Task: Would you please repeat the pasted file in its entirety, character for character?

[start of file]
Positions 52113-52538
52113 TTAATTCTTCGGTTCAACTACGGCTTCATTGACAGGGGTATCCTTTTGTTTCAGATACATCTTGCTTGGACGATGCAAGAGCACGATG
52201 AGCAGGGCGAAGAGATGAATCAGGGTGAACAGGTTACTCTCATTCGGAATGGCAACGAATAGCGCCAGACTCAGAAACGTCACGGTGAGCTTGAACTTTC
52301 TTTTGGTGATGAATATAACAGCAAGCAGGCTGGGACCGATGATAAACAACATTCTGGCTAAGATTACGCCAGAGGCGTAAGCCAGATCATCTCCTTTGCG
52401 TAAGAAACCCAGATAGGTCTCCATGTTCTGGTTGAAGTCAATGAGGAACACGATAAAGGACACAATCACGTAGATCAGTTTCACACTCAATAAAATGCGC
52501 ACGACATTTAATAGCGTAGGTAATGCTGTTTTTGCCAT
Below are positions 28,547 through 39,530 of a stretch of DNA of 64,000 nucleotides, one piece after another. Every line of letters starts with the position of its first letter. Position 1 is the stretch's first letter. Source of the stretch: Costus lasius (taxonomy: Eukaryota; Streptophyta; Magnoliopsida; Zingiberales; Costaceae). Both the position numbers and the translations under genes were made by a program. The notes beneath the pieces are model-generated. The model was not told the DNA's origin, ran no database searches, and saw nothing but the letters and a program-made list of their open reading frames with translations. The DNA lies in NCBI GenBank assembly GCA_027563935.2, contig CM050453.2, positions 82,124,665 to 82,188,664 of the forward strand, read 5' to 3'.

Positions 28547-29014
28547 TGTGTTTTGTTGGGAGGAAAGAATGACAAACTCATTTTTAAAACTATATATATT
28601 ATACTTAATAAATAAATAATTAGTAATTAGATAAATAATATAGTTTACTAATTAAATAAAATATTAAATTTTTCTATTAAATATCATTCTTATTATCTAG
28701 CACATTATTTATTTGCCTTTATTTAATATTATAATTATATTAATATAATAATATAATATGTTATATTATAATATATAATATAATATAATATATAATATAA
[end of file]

Positions 52113-52538
52113 TTAATTCTTCGGTTCAACTACGGCTTCATTGACAGGGGTATCCTTTTGTTTCAGATACATCTTGCTTGGACGATGCAAGAGCACGATG
52201 AGCAGGGCGAAGAGATGAATCAGGGTGAACAGGTTACTCTCATTCGGAATGGCAACGAATAGCGCCAGACTCAGAAACGTCACGGTGAGCTTGAACTTTC
52301 TTTTGGTGATGAATATAACAGCAAGCAGGCTGGGACCGATGATAAACAACATTCTGGCTAAGATTACGCCAGAGGCGTAAGCCAGATCATCTCCTTTGCG
52401 TAAGAAACCCAGATAGGTCTCCATGTTCTGGTTGAAGTCAATGAGGAACACGATAAAGGACACAATCACGTAGATCAGTTTCACACTCAATAAAATGCGC
52501 ACGACATTTAATAGCGTAGGTAATGCTGTTTTTGCCAT
Below are positions 28,547 through 39,530 of a stretch of DNA of 64,000 nucleotides, one piece after another. Every line of letters starts with the position of its first letter. Position 1 is the stretch's first letter. Source of the stretch: Costus lasius (taxonomy: Eukaryota; Streptophyta; Magnoliopsida; Zingiberales; Costaceae). Both the position numbers and the translations under genes were made by a program. The notes beneath the pieces are model-generated. The model was not told the DNA's origin, ran no database searches, and saw nothing but the letters and a program-made list of their open reading frames with translations. The DNA lies in NCBI GenBank assembly GCA_027563935.2, contig CM050453.2, positions 82,124,665 to 82,188,664 of the forward strand, read 5' to 3'.

Positions 28547-29014
28547 TGTGTTTTGTTGGGAGGAAAGAATGACAAACTCATTTTTAAAACTATATATATT
28601 ATACTTAATAAATAAATAATTAGTAATTAGATAAATAATATAGTTTACTAATTAAATAAAATATTAAATTTTTCTATTAAATATCATTCTTATTATCTAG
28701 CACATTATTTATTTGCCTTTATTTAATATTATAATTATATTAATATAATAATATAATATGTTATATTATAATATATAATATAATATAATATATAATATAA